Oliver + S

RTW sizing compared to Oliver and S

Viewing 11 posts - 1 through 11 (of 11 total)
  • LINK
    with love Heidi @with love Heidi

    I was thinking about how I buy RTW (ready to wear) sized clothing for kids compared to the sizes I sew for them, specifically in Olived and S. I realised that if I buy RTW then I usually choose by how LONG something is, often disregarding the fit at the shoulders or waist. The length of pant legs, sleeves and the body of the shirt are what determines RTW “fit”. Pants mid calf and midi length shirts are not considered “fits well” ( unless you’re going for that look 😉 despite how well the item may fit around the waist or shoulders.

    Although length is important in home sewn clothes it’s not the first thing I consider, in fact other than the fabric it’s one of the last things I consider. I begin by looking at the chest (tops) and waist or hips (bottoms) and I begin with the size of the pattern that fit those areas then I examine the length and generally add some. For example I buy a 4 year old size 6 RTW but I start with a size 3t when I sew for her ( and add lots of length) or I would by size 8 RTW for another boy who is 9 but I am still sewing him size 6 pants (again with extra length).

    I think this may be why when you move from RTW to home sewn it can be a significant shock to find that you may be sewing 1-2 sizes (or more like the 4 year old above) smaller than you are used to seeing your child in. Not all children will need smaller sizes, some will wear the same size and others larger sizing, but I imagine it’s a big shock to find you size 6 RTW is a size 3t in Oliver and S!

    I was prompted to think about this by 2fillies and Amyfin who were asking about sizing for the rollerskate dress when the measured size differed dramatically from age and/or RTW sizing.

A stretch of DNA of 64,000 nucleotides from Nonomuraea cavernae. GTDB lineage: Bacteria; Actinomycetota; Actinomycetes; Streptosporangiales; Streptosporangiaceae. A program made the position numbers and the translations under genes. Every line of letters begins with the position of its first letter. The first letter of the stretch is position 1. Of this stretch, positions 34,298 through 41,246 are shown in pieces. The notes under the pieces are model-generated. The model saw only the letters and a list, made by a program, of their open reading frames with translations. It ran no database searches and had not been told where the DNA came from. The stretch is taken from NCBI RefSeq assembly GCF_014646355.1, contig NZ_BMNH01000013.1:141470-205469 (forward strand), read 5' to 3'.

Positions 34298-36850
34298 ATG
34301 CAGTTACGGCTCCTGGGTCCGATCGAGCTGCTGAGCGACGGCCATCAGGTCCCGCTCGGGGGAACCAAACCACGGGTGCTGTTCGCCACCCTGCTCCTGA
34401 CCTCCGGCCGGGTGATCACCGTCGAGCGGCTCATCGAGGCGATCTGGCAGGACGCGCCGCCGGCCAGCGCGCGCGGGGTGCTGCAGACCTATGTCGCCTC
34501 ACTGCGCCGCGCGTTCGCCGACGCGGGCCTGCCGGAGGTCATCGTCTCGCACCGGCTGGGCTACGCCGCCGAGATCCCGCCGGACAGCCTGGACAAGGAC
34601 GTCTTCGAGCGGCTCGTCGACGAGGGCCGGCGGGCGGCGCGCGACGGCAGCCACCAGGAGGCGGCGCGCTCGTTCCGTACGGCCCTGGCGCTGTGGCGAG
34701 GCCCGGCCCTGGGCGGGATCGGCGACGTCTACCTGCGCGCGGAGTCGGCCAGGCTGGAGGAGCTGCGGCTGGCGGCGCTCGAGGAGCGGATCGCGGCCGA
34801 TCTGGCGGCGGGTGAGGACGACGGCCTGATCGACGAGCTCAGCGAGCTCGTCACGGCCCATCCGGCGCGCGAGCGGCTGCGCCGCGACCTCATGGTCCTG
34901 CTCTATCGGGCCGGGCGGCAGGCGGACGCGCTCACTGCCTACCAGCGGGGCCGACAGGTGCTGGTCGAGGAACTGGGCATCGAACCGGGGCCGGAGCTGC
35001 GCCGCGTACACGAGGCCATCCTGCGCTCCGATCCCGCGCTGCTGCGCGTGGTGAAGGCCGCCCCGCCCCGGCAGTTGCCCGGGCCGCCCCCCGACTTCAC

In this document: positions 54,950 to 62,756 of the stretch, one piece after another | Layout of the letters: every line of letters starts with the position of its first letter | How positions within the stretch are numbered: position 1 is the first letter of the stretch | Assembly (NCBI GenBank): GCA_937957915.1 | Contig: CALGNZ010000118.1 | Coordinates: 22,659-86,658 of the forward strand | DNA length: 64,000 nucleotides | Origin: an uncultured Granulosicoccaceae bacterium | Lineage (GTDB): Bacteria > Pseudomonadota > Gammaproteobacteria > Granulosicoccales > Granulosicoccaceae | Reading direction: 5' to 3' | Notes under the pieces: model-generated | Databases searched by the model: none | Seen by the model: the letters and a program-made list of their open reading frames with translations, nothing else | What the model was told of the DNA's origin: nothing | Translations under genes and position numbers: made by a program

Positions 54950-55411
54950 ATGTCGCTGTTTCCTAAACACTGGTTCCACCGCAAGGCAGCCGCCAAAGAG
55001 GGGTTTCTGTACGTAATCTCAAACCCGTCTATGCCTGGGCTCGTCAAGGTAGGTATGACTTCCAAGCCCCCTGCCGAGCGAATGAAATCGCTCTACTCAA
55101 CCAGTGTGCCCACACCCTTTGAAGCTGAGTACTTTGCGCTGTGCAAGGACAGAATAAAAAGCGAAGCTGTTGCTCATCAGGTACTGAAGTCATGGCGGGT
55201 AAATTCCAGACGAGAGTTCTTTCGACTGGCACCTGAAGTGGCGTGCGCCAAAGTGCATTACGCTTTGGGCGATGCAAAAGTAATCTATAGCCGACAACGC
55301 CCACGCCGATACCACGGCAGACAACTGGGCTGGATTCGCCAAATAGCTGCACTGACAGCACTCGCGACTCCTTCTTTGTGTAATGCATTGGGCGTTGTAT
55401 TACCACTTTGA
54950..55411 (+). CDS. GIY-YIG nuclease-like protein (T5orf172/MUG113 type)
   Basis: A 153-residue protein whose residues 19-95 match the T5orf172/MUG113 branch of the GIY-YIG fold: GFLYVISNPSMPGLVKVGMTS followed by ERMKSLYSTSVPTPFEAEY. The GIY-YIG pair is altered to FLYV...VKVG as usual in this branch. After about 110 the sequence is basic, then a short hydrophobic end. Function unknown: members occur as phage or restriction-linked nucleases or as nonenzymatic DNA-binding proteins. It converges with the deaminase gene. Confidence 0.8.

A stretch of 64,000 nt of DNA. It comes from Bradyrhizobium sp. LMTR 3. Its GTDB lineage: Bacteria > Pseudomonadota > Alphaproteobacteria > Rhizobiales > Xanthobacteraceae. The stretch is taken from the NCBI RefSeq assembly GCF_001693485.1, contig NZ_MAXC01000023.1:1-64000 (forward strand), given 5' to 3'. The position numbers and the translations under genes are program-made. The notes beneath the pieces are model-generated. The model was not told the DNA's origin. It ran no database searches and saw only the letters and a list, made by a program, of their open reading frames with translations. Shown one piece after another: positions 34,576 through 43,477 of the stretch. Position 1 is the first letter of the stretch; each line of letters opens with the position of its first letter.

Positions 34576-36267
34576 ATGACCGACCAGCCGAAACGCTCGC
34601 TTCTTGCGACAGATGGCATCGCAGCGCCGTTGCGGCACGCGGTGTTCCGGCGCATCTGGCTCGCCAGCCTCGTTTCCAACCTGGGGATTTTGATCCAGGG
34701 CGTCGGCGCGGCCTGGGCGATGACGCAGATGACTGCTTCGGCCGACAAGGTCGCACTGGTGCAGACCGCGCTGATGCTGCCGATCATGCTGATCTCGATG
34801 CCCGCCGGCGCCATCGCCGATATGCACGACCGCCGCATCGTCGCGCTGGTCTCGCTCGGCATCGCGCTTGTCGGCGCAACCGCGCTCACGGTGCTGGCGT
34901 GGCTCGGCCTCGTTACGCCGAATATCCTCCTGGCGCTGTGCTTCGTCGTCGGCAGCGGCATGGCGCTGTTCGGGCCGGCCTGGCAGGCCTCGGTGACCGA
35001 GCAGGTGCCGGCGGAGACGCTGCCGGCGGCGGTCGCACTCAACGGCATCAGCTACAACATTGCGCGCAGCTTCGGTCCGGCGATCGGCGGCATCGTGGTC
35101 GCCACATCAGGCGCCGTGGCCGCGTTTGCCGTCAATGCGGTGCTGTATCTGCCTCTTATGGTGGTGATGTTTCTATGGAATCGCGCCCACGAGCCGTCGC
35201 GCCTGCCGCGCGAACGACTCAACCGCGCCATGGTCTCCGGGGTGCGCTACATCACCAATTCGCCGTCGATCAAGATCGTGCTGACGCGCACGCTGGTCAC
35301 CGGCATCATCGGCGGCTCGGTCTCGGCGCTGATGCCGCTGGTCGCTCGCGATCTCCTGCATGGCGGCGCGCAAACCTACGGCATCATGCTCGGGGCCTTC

Anyone else got any thoughts?

    P.S. Sorry about essay!

    Lightning McStitch @LightningMcStitch

    I have nothing useful to add but I’m excited to say that, apart from underpants and socks, I haven’t bought my kids any clothes in AGES!

    I’ve no idea what size they’d be in RTW clothes but they pretty much are the size for their age in Oliver + S, or at least I’m too lazy to measure them so that’s what I make. There are a few patterns that seem to have been a lot roomier (Ice Cream comes to mind) but I just figure that’s the style and go with it. Or put it away for a few months.

    I should make notes, or at least get some size labels, cause there are some things which I’ll make again in the same size but add length, so I think you’re right on the money with your assessment of fit!

    cybele727 @cybele727

    This is so funny. With back to school upon us, I pulled out all my son’s pants and made him try them on. Another day will be shirt day. But I was frustrated. The size 6 was a touch tight in the waist and a hair short in length. We had a pair of 7s and they were falling off of him. He’s a slow grower, so buying up and waiting for him to grow into them, isn’t always the best idea.